I’m waiting for a huge piece of code to rerun and I should not be working on a cognitively intensive revise and resubmit on a Friday afternoon, so I want to go back to what I originally went to grad school for — urban economics and economic development — for a minute to respond to a seemingly populist and really dumb proposal to strip the federal government of expertise proposed by Andrew Yang.
Washington DC feels very detached from the daily lives of most Americans. One way to change this – relocate Federal agencies that don’t need to be in DC to other parts of the country. Would save tons of money too as DC is one of our most expensive cities. https://t.co/owX9qa8yeo
— Andrew Yang (@AndrewYang) August 8, 2019
Let’s think about Washington DC’s primary export industry as government and more specifically federal government leadership and top level analysis and management. The federal government is an industrial cluster in DC much like venture capital fueled technology firms are an industrial cluster in San Francisco-San Jose region, bio-tech is a cluster in Greater Boston and steel was a cluster in Pittsburgh. Clusters are interesting in that they are often positive feedback loops until they run into hard constraints or a massive external shock.
There is a huge literature on the positive feedback loops on economically successful clusters. One of the major drivers is that a cluster creates a rich and thick labor market. This means that at any given point, there are lots of good jobs available to anyone who is qualified to work in the cluster. People aren’t locked into a “good enough” job because that is the only job available that utilizes any specific human capital/education/tacit knowledge available to them, but that people can readily shift between positions to maximize their personal gain. In Washington DC, if someone is a research economist, there are a hundred opportunities within seven Metro stops of their current place of employment. If someone is a research economist in Sault Ste. Marie, there may be one or two within an hour of their current place of employment. The same applies for geneticists who work in Boston vs. geneticists who work in Boise.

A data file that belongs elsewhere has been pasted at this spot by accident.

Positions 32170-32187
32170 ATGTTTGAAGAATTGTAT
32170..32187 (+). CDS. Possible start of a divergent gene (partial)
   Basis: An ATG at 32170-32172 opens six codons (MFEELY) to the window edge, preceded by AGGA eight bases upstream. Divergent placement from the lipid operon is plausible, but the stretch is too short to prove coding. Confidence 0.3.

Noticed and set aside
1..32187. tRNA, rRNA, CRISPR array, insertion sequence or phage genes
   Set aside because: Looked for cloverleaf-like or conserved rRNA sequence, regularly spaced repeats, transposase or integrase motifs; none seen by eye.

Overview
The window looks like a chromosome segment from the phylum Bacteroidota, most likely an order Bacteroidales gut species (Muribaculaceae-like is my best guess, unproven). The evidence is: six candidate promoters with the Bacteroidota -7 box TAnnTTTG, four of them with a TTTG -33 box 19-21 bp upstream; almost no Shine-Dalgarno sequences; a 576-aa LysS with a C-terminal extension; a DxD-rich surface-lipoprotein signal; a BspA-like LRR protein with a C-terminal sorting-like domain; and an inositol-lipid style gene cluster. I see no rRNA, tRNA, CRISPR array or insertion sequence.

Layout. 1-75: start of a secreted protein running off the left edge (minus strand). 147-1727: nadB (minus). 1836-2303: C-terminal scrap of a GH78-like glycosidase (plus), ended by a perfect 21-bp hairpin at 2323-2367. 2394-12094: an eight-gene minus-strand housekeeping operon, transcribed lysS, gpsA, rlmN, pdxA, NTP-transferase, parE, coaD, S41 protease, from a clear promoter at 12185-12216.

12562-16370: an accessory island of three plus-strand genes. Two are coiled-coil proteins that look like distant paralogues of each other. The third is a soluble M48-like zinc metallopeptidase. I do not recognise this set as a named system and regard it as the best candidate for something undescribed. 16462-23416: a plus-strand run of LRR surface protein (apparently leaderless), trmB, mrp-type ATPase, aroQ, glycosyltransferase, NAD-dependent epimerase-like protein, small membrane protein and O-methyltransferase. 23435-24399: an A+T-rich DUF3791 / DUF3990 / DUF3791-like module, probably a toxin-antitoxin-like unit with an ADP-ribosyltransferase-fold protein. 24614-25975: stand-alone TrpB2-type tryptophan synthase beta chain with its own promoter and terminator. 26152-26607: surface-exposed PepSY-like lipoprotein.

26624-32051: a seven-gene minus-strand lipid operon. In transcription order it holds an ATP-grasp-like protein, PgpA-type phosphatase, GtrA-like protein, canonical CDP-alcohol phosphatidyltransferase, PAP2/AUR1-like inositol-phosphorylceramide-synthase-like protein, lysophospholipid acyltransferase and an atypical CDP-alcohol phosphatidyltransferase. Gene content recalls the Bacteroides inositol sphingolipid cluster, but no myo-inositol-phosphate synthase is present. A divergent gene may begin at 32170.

Employment concentration creates specialization and optimization. It allows for work to be more productive as the cluster grows and the labor market becomes even thicker and deeper. This is all pretty standard.
There is another labor market point to make; large urban areas have lots of jobs that are not in the primary export industry. This could matter for me at some point in the future as I could easily see myself spending a couple of years working for either the federal government in the DC-Baltimore region or working for an entity that directly services the federal management and analysis industrial cluster. My wife has a skill set that could translate into this industrial sector but her current experience is in a general professional environment. If my options for moving to DC for federal work or Boone, North Carolina, my wife will far more readily find a good enough job in DC.
Dispersing the vast majority of the DC/Baltimore/NOVA government management and analysis cluster that has been built up over four generations is a great way to make the federal government less efficient and less attractive to top tier talent especially if the dispersion would be going to smaller urban clusters with far shallower and thinner labor markets.